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Friday, 30 October 1931


Mr THOMPSON (New England) . - I strongly support the amendments of the Senate, and hope that the Government will accept them. Listening with interest to the speech of the honorable member for Reid (Mr. Coleman), I learned a good deal about the working of the Public Accounts Committee, not all of which was to its credit. According to the statement of the honorable member for Reid, the committee was appointed originally to exercise a general supervision over the budgetary position of governments. I submit that it has entirely failed to discharge that function, because it was an impossible task for a committee of that calibre. It seems to me that the committee has come to be regarded, not as a necessary part of the machinery of government, to obtain a general and impartial surveillance of the finances by members of all parties, but more or less as an appurtenance of the party machine, and, to that extent, 1 think, it is no longer necessary. If it is to be retained, it should be given a, new constitution, and the matter of party representation should bc considered from an altogether new angle. The practice has been to appoint to the committee a certain number of Government supporters, and members of the Opposition. The Country party comes last.


Mr Archdale Parkhill - Appointment to this committee is a sort of political consolation prize.


Mr THOMPSON - Yes; and great heart-burnings are often caused in the party rooms. I am glad to say that, once the members of the committee are appointed, party considerations are swept aside. The honorable member for Reid said that the Senate had exceeded its rights in its amendment for the reduction of the membership of the committee to five - three from this chamber and two from another place. But there is nothing in the constitution of the Public Accounts Committee requiring that the representation of the Senate should be limited; and 1 contend that the other chamber has acted entirely within its rights in making iti amendment. There is practically no work for the committee to do at the present time, and no advantage is to be gained by maintaining it. Therefore, the other branch of the legislature is perfectly justified in trying to limit the expenditure on the committee to the lowest possible amount.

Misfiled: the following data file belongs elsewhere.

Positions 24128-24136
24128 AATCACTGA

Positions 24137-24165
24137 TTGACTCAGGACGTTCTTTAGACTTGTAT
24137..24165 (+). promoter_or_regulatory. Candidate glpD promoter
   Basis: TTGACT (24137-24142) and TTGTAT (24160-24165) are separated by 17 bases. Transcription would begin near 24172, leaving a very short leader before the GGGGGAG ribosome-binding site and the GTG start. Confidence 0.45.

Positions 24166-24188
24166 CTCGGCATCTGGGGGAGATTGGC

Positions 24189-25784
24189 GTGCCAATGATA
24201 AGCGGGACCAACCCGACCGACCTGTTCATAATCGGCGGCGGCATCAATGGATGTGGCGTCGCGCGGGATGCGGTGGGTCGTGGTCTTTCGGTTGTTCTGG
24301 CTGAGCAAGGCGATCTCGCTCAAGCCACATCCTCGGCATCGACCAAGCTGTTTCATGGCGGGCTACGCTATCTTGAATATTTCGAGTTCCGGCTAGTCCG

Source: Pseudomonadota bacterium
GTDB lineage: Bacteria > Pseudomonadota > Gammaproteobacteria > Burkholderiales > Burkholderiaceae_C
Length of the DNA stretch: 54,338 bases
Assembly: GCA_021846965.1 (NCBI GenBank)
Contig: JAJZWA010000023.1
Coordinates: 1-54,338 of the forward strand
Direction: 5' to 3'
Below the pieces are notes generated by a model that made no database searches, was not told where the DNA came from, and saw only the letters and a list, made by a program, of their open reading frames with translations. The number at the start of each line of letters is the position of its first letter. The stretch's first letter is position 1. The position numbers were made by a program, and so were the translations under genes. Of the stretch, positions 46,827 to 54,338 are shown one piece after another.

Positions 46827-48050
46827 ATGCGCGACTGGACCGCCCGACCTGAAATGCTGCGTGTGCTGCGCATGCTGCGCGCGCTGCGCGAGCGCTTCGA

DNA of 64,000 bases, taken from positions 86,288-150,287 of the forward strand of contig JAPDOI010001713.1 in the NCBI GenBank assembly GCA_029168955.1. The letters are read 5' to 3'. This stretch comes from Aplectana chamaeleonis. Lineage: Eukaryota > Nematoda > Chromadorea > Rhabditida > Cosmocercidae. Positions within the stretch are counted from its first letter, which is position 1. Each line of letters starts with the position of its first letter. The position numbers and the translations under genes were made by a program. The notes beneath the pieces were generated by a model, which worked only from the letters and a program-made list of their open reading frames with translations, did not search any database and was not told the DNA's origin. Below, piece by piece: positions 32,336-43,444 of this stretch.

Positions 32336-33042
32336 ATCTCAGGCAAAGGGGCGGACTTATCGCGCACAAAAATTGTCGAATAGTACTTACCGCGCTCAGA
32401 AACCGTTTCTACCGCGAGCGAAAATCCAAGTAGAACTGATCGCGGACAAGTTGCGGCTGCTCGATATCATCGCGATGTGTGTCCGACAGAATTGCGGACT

So far as I am aware, the activities of the committee have never proved very useful to the Government. It has admittedly failed to carry out the work, for which it was established, and that is probably because the job was too big for it. Having watched its work for the last nine years, I see no justification for maintaining it. A committee of three could, perhaps, produce just as valuable results a3 those obtained by the present committee. Although extraordinary claims have been made, in general terms, about the needless expenditure which the committee has prevented, we have no proof of the amount actually saved. We are told that the work of the committee has resulted in a saving of millions annually, but I question that statement. I do not know that it has saved thousands, or even hundreds of pounds.


The CHAIRMAN - The honorable member must confine his remarks to the amendment.


Mr THOMPSON - Past experience shows that a committee with a large personnel does not produce good results. I consider that the importance of this body has been much over-rated. As the honorable member for Warringah (Mr. Parkhill) remarked, appointments to the committee have been made largely for the purpose of providing consolation prizes for members of different parties. The Government has a good opportunity in the amendment sent down from another place to reduce the membership of the committee to the lowest number acceptable to the Parliament. ..Acceptance of the Senate's amendments will create a good impression among the general public, and show that the Government is genuinely anxious to economize. It has always claimed that it desires to abolish unnecessary boards and commissions. A smaller membership would enable the committee's utility to be tested.I was associated with a committee of five which did very good work.


Mr Fenton - Self-praise isno recommendation !


Mr THOMPSON - The record of the work of that committee stands. Its members received no remuneration for their services. They did not come into this building, hang their hats up, and, after a meeting lasting five minutes, draw fees.


Mr Gardner - I ask that that inaccurate remark be withdrawn. I regard it as a reflection on the members of the committee. On no occasion have members of the Public Accounts Committee received fees for a five-minutes' sitting.


Mr THOMPSON - I refuse to withdraw the remark, because I can prove that it is true.


The CHAIRMAN - I ask the honorable member to accept the assurance of the honorable member for Robertson (Mr. Gardner).


Mr THOMPSON - So far as the honorable member for Robertson is concerned, I withdraw the remark, because I accept his assurance regarding himself, but, in the past, fees for committee work have been earned far too easily. Members of the Select Committee on the Tobacco Industry did their work for nothing, so there can be little comparison between that committee and the Public Accounts Committee.


Mr Gardner - Did not the members of the Select Committee receive payment to cover their travelling expenses?


Mr THOMPSON - Yes, but we were out of pocket at the end of our investigation.







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